For us, though, it meant that the celebrations were almost over and it was time to leave. As the age-old dance wove the ribbons of lie around the maypole, we gathered our companions, saying a reluctant farewell to some and  carrying others back down into the town for a final hug.

A final call on Alienora and Jumble to say thank you for a stunning weekend and a few more hugs… and we left Glastonbury behind…feeling the magic fade back into the mists as it always does, yet knowing it remains in a place beyond time and our everyday reality.

We stopped again at Avebury for refreshments and to walk briefly amongst the stones once more, thinking it the last act of a magical weekend. But the day had a final and most appropriate gift As the curve in the road brought us back into my village at dusk, the sky was lit by a rainbow… and it was still there when I raised the camera on my back doorstep. The message was clear…no matter where or how far you may go in quest of magic, you always find it by going back to where you began.

About Sue Vincent

Sue Vincent is a Yorkshire-born writer and one of the Directors of The Silent Eye, a modern Mystery School. She has written a number of books, both alone and with Stuart France, exploring ancient myths, the mysterious landscape of Albion and the inner journey of the soul. She is owned by a small dog who also blogs. Follow her at scvincent.com and on Twitter @SCVincent Find her books on Goodreads and follow her on Amazon worldwide to find out about new releases and offers. Email: findme@scvincent.com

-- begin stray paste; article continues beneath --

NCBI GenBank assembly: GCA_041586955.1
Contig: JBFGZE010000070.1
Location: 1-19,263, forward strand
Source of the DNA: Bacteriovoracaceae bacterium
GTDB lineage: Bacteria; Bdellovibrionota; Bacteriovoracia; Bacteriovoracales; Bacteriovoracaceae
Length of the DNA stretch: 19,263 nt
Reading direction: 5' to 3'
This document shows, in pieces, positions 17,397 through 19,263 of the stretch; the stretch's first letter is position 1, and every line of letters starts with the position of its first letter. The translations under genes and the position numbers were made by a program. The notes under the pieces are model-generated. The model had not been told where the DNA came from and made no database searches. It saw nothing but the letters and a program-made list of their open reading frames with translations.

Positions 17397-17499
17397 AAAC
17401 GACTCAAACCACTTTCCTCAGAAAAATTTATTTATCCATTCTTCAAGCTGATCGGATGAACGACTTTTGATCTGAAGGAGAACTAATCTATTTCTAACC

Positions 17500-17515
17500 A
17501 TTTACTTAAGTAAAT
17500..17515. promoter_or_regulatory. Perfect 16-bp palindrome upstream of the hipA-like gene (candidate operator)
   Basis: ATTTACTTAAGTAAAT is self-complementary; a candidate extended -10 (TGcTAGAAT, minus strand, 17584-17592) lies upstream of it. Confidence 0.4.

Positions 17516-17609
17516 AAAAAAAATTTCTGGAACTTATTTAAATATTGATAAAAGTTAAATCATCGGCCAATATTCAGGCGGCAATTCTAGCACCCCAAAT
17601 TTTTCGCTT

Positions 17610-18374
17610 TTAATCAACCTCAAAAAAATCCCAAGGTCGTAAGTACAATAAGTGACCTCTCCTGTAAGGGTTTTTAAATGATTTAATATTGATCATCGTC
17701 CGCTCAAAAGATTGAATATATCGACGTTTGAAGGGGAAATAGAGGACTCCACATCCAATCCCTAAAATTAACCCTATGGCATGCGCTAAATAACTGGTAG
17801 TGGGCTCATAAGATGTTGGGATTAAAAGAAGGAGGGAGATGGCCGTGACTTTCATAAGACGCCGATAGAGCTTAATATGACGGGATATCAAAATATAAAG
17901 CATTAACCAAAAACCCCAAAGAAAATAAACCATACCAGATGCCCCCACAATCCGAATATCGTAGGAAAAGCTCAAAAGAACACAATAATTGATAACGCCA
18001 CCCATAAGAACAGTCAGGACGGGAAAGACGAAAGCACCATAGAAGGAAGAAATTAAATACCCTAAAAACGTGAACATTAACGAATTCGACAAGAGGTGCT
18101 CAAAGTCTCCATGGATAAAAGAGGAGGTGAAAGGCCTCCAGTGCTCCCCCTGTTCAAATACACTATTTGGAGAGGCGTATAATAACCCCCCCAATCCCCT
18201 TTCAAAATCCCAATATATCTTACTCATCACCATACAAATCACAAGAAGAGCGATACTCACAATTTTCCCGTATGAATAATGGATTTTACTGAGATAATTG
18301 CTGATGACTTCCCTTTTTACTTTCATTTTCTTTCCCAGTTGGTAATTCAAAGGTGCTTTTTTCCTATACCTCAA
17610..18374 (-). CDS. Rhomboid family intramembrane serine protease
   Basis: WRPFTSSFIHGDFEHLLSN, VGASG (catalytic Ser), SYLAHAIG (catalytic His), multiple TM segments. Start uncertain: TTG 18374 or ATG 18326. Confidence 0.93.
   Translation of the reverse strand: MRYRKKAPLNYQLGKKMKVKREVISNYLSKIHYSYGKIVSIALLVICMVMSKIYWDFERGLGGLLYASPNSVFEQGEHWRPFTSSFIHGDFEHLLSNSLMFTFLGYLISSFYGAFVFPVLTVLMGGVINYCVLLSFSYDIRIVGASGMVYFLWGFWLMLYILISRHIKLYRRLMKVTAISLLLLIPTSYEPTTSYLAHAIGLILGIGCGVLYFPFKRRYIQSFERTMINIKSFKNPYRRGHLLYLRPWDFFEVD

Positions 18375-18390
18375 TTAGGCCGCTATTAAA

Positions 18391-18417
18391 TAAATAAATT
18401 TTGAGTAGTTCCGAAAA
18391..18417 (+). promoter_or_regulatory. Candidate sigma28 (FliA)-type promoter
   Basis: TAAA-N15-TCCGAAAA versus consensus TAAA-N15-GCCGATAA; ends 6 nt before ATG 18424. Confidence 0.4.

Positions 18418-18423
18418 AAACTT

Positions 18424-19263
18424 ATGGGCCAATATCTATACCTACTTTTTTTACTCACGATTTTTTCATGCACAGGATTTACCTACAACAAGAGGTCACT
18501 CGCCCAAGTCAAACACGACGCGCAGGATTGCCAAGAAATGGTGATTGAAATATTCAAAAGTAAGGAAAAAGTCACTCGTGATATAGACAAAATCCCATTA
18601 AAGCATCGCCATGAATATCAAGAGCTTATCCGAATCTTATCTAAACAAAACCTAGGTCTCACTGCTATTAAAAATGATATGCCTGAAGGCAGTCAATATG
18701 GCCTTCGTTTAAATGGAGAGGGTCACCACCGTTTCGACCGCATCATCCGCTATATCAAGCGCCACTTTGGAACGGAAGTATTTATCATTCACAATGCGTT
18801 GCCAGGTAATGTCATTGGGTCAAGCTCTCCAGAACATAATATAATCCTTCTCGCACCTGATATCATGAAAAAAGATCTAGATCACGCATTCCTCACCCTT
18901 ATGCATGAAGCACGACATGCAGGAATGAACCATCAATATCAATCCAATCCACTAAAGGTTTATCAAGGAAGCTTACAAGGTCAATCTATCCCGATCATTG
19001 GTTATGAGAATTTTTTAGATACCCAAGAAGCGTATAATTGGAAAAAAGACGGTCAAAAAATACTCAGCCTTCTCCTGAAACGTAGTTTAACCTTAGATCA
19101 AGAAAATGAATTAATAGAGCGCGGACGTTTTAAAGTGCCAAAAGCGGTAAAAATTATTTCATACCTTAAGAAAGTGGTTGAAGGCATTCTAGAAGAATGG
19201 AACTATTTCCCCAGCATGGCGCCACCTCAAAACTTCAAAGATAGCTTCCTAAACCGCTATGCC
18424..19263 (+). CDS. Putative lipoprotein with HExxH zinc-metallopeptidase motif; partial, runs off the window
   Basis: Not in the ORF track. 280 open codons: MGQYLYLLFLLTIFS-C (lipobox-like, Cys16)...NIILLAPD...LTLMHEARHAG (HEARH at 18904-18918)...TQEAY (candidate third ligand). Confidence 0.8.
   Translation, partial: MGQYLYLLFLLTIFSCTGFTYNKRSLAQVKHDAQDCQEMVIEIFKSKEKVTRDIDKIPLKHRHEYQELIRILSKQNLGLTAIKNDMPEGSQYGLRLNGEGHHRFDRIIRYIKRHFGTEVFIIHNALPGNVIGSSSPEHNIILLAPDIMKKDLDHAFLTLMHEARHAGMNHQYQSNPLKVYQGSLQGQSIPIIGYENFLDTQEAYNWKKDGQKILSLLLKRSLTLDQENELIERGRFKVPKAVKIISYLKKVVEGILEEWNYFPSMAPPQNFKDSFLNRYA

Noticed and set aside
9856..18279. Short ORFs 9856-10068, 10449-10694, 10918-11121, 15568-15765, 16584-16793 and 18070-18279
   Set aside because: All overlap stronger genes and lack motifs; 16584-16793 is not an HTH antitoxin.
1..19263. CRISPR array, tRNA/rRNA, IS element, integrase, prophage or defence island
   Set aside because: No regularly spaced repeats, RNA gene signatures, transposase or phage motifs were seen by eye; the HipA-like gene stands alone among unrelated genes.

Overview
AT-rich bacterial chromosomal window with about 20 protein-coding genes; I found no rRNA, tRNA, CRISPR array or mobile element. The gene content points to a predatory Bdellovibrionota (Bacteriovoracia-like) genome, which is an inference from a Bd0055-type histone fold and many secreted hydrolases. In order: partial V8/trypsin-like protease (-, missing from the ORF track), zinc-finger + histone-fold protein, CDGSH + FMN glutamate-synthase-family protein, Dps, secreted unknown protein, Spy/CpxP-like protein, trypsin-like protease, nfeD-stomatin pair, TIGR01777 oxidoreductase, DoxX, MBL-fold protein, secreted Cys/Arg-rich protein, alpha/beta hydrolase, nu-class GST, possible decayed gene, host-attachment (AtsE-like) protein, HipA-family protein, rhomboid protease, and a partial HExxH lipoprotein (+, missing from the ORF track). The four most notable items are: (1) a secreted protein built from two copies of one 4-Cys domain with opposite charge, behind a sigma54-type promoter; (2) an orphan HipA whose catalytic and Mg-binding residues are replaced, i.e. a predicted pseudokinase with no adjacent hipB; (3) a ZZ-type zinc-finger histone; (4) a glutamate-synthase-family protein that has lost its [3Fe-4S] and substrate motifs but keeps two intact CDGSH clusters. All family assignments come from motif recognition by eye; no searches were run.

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27 Responses to Raising the Maypole

  1. I know my Mom’s village used to celebrate May Day with a Maypole and dancing. I don’t know how common this is in England now but, due to her stories, this is not entirely alien to me. The rainbow at the end was lovely, Sue.

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  2. jenanita01 says:

    a truly beautiful post, Sue. Some of the magic has travelled the web and found a home in the corner of my office!